The site is so massive, it's hard to see everything in one trip. See Part 1, my previous visit, prior to Bob's death as the site was under construction, here.

Bob Cassily's Cementland Saint Louis © 2014 sublunar

Bob Cassily's Cementland Saint Louis © 2014 sublunar

Bob Cassily's Cementland Saint Louis © 2014 sublunar

Bob Cassily's Cementland Saint Louis © 2014 sublunar

Bob Cassily's Cementland Saint Louis © 2014 sublunar

Bob Cassily's Cementland Saint Louis © 2014 sublunar

Bob Cassily's Cementland Saint Louis © 2014 sublunar

Bob Cassily's Cementland Saint Louis © 2014 sublunar

Bob Cassily's Cementland Saint Louis © 2014 sublunar

Bob Cassily's Cementland Saint Louis © 2014 sublunar

Bob Cassily's Cementland Saint Louis © 2014 sublunar

Bob Cassily's Cementland Saint Louis © 2014 sublunar

Bob Cassily's Cementland Saint Louis © 2014 sublunar

Bob Cassily's Cementland Saint Louis © 2014 sublunar

Bob Cassily's Cementland Saint Louis © 2014 sublunar

Bob Cassily's Cementland Saint Louis © 2014 sublunar

Bob Cassily's Cementland Saint Louis © 2014 sublunar

Bob Cassily's Cementland Saint Louis © 2014 sublunar

Bob Cassily's Cementland Saint Louis © 2014 sublunar

Bob Cassily's Cementland Saint Louis © 2014 sublunar

Bob Cassily's Cementland Saint Louis © 2014 sublunar

Bob Cassily's Cementland Saint Louis © 2014 sublunar

Bob Cassily's Cementland Saint Louis © 2014 sublunar

Bob Cassily's Cementland Saint Louis © 2014 sublunar

Sunday, August 12, 2012

USS Inaugural Minesweeper

"The USS Inaugural (AM-242) was an Admirable-class fleet minesweeper. The Admirable class was the largest and one of the most successful classes of U.S. minesweepers ordered during World War II. Inaugural was launched on 1 October 1944, and was commissioned on 30 December, with Lieutenant John H. Pace USNR in command.

The ship was decommissioned in 1946 and set up as a museum ship in St. Louis, Missouri in 1968.

Inaugural had performed its duties with distinction. By the end of its career, the vessel had cleared eighty-two mines and was awarded two battle stars for service during World War II.

Inaugural was ripped from its mooring and grounded a mile downstream in the flood of 1993.*"

Today, we finally had the opportunity to get aboard the sunken vessel. Normally the water level is sufficient to keep anyone from making it out to her, other times she's fully submerged. Right now, you can walk right out there.

All vintage historic photos are courtesy of Jared Johnson, whose website has significantly more photos and information of this ship. To see/learn more, visit: http://ussinaugural.org/index.html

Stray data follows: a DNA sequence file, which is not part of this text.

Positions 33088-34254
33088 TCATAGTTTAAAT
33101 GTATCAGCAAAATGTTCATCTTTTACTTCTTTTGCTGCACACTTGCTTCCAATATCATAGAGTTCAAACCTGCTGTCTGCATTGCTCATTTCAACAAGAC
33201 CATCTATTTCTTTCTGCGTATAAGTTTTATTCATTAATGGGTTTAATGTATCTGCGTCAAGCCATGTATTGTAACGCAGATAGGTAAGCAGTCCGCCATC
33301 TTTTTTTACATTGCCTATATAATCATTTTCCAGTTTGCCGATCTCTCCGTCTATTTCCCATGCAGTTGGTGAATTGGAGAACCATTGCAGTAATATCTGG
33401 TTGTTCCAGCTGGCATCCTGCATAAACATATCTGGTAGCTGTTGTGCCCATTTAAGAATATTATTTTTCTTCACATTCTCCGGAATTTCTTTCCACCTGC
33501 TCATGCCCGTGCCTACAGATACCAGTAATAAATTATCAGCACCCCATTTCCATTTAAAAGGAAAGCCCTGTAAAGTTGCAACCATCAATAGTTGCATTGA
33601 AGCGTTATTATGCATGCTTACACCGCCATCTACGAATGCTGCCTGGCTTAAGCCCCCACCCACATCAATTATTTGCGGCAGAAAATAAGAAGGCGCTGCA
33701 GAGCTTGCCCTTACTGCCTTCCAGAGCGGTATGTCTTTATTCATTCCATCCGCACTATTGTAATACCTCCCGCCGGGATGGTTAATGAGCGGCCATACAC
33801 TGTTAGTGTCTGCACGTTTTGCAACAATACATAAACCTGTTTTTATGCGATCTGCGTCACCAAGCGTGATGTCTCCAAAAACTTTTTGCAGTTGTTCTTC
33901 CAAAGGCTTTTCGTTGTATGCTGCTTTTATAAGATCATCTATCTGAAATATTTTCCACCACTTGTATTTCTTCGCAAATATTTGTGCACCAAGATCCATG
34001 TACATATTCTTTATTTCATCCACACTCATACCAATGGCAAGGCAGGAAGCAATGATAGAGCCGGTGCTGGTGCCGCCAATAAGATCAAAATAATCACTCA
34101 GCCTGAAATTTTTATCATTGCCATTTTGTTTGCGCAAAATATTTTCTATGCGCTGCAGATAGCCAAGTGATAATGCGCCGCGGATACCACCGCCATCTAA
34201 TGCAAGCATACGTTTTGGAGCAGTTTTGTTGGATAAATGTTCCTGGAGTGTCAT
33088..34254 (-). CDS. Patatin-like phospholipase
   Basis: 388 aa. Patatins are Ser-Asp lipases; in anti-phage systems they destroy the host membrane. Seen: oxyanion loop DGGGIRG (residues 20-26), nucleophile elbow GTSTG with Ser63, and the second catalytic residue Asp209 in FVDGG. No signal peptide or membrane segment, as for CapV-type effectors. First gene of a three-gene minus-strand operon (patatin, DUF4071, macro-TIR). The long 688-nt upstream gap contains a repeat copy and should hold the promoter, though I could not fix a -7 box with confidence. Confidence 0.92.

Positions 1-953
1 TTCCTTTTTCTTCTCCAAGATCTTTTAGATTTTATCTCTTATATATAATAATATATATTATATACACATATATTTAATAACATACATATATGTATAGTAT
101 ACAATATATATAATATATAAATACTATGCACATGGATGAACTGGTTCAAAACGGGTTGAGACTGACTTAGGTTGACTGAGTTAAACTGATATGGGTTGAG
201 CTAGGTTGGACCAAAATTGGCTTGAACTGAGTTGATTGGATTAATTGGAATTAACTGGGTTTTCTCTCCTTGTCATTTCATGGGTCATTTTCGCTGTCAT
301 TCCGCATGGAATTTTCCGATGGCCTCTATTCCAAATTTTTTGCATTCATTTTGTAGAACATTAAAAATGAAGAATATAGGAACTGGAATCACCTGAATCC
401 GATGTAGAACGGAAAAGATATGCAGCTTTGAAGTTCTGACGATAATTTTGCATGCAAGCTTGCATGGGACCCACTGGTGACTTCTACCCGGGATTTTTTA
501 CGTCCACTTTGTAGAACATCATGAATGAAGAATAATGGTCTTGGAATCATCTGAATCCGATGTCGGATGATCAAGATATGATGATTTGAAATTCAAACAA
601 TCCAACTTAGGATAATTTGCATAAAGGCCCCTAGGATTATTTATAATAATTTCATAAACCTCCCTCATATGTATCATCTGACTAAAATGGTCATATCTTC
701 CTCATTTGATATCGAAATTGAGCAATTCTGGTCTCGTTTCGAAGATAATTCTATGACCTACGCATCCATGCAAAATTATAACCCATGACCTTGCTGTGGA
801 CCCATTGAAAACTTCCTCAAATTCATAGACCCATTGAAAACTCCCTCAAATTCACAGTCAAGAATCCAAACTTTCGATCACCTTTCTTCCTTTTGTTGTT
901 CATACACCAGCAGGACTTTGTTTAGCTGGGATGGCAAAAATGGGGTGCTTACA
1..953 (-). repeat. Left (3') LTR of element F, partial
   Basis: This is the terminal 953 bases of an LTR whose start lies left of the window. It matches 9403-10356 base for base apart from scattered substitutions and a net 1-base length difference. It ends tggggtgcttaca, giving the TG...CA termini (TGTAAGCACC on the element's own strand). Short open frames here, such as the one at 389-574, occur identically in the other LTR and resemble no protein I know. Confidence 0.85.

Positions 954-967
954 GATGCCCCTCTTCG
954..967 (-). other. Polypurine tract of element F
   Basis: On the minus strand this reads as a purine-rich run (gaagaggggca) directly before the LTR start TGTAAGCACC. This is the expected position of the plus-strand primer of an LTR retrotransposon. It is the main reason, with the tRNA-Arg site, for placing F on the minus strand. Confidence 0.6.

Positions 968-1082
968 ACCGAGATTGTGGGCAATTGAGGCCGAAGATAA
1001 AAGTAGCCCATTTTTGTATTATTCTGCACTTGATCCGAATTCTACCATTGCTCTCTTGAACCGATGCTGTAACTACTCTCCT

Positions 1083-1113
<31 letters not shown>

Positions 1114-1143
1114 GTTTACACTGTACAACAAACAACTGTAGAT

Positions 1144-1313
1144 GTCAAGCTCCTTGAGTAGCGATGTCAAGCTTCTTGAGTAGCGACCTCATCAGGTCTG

Update: 10/2012: The guns have been removed from the Inaugural sometime since this visit took place.

Update: 1/2013: The Inaugural is currently being cut up into scrap! RIP USS Inaugural.

USS Inaugural WWII Minesweeper Saint Louis © 2014 sublunar

USS Inaugural WWII Minesweeper Saint Louis © 2014 sublunar

USS Inaugural WWII Minesweeper Saint Louis © 2014 sublunar

USS Inaugural WWII Minesweeper Saint Louis © 2014 sublunar

USS Inaugural WWII Minesweeper Saint Louis © 2014 sublunar

USS Inaugural WWII Minesweeper Saint Louis © 2014 sublunar

USS Inaugural WWII Minesweeper Saint Louis © 2014 sublunar

USS Inaugural WWII Minesweeper Saint Louis © 2014 sublunar

USS Inaugural WWII Minesweeper Saint Louis © 2014 sublunar

USS Inaugural WWII Minesweeper Saint Louis © 2014 sublunar

USS Inaugural WWII Minesweeper Saint Louis © 2014 sublunar

USS Inaugural WWII Minesweeper Saint Louis © 2014 sublunar

USS Inaugural WWII Minesweeper Saint Louis © 2014 sublunar

USS Inaugural WWII Minesweeper Saint Louis © 2014 sublunar

USS Inaugural WWII Minesweeper Saint Louis © 2014 sublunar

USS Inaugural WWII Minesweeper Saint Louis © 2014 sublunar

USS Inaugural WWII Minesweeper Saint Louis © 2014 sublunar

USS Inaugural WWII Minesweeper Saint Louis © 2014 sublunar

USS Inaugural WWII Minesweeper Saint Louis © 2014 sublunar

USS Inaugural WWII Minesweeper Saint Louis © 2014 sublunar

USS Inaugural WWII Minesweeper Saint Louis © 2014 sublunar

USS Inaugural WWII Minesweeper Saint Louis © 2014 sublunar

USS Inaugural WWII Minesweeper Saint Louis © 2014 sublunar

USS Inaugural WWII Minesweeper Saint Louis © 2014 sublunar

USS Inaugural WWII Minesweeper Saint Louis © 2014 sublunar

USS Inaugural WWII Minesweeper Saint Louis © 2014 sublunar

USS Inaugural WWII Minesweeper Saint Louis © 2014 sublunar

USS Inaugural WWII Minesweeper Saint Louis © 2014 sublunar

*Source:Wikipedia http://en.wikipedia.org/wiki/USS_Inaugural_(AM-242)